Freedom’s School: learning Black History through Living Books ( + free journaling sheets!)

“We want a wider range of knowledge than the life about us affords, and books are our best teachers.” – Charlotte Mason, Ourselves

Our family has been learning about and focusing on the 1800s in American History all this year. We’ve learned about wagons and Gold Rushes and have made our way smack into the Civil War in the past couple of weeks.

Our kitchen table and couch has been a series of good discussions about hard things and parts of our nation’s past that we aren’t proud of. In a time of history were it is easy to want to just look at timelines and learn about battles, we are stopping to step into the stories. We are allowing, as Mason puts it, “books to be our best teachers.”

There is a children’s book called Freedom’s School that has been on our shelves and read often with my oldest; but it was the first time my son (1st grade) really sat in on the reading and observed the pictures this year. And his questions came, just like my daughter’s did at his age.

Why didn’t white people want Lizzie and Paul to learn?
Why weren’t they ever able to go to school before?
Why didn’t they have the same things as the white school?
Why did their school catch on fire?
Why did they call it Freedom School?

It is such a thought-provoking book, and opens the door for discussions about prejudice + racism, hatred, emancipation, education, and what freedom is and how it comes. It became a bridge for us to talk about how the end of the Civil War didn’t mean that all was well and freedom and justice for all just magically happened.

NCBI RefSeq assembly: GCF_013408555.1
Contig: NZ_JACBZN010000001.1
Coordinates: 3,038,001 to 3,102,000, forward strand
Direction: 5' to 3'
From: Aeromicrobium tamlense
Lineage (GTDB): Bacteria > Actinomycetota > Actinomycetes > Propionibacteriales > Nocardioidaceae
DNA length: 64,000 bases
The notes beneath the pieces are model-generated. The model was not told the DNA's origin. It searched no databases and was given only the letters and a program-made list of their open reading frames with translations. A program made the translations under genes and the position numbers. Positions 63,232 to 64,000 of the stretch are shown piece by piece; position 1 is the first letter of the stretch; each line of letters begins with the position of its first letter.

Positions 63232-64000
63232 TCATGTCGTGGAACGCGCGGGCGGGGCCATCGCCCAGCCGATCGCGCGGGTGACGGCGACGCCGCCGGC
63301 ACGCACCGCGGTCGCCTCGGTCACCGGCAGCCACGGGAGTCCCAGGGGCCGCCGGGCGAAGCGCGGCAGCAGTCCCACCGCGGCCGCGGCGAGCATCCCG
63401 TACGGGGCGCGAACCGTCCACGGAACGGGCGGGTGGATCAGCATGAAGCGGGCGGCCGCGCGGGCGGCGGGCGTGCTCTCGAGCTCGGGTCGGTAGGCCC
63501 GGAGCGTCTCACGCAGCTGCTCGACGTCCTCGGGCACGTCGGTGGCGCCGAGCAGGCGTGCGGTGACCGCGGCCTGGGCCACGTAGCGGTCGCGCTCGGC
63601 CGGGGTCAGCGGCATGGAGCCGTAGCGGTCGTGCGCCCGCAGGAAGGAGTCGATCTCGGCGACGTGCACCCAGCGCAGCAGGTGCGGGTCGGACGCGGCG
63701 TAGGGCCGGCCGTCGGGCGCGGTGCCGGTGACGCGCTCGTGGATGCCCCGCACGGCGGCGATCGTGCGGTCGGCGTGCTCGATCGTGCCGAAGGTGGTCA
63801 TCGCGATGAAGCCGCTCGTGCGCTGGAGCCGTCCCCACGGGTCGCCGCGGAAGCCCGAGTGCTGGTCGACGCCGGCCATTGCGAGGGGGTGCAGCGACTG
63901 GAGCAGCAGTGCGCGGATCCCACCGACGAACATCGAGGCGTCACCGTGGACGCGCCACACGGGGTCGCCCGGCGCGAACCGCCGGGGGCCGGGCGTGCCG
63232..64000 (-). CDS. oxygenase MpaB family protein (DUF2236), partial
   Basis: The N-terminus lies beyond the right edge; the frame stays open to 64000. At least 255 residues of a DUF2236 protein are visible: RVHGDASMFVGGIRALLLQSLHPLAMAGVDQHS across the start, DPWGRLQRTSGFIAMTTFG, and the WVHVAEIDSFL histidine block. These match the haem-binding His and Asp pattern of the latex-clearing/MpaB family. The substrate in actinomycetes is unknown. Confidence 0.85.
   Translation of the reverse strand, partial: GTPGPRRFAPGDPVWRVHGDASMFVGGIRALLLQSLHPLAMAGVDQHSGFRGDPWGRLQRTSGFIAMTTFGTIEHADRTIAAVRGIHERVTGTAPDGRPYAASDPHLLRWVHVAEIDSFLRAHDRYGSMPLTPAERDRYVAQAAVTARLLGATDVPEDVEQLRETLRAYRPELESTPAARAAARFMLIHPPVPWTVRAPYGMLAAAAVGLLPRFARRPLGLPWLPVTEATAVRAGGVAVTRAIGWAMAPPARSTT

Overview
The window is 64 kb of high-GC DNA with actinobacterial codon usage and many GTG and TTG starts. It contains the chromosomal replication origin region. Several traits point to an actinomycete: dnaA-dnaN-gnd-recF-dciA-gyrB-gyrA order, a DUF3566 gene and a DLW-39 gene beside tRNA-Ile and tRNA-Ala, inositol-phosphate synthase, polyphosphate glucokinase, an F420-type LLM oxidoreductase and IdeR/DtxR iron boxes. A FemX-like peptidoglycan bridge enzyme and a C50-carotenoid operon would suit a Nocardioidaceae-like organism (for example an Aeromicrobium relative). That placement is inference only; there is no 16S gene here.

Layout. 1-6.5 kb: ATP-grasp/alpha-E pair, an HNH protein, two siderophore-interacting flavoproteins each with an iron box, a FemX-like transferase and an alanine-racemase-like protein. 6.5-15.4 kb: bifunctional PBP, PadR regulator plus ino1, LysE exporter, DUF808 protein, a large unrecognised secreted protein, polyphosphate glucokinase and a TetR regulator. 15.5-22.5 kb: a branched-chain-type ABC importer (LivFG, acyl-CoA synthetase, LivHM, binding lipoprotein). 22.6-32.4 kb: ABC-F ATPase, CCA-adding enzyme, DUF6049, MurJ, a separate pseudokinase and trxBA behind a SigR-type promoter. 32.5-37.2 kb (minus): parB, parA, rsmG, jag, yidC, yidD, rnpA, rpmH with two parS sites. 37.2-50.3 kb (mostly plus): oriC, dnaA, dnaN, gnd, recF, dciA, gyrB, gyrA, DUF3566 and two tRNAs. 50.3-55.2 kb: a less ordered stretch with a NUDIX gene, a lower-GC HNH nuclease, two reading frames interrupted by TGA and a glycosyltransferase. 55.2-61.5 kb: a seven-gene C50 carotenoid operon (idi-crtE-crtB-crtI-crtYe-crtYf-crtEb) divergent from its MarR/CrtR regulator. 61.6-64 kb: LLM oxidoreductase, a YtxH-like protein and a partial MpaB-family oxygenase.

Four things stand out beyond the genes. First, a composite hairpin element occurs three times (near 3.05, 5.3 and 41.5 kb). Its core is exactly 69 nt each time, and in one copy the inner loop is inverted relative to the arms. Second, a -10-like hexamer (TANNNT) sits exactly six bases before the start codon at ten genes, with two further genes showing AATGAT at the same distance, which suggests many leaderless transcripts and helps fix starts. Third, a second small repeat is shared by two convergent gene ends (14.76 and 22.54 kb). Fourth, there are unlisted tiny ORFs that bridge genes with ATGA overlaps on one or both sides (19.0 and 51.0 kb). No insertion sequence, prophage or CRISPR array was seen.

Freedom’s School is a great one to add to your shelves at home, but if you can’t grab a copy or get to the library, here’s a video of the book being read aloud.

I also created some journal sheets to go along with the book for my 1st grader, and I’d love for you to be able to use them as well. Go ahead and download them and use them for your family. If you enjoy them, please feel free to pass this post along to your friends so they can benefit from the pages as well.

You’ll find a coloring page, drawing sheet, narration section, copywork from the story, and suggested spelling words (also from the text).

It is my hope that these pages will help document your journey through this fabulous story and others like them!

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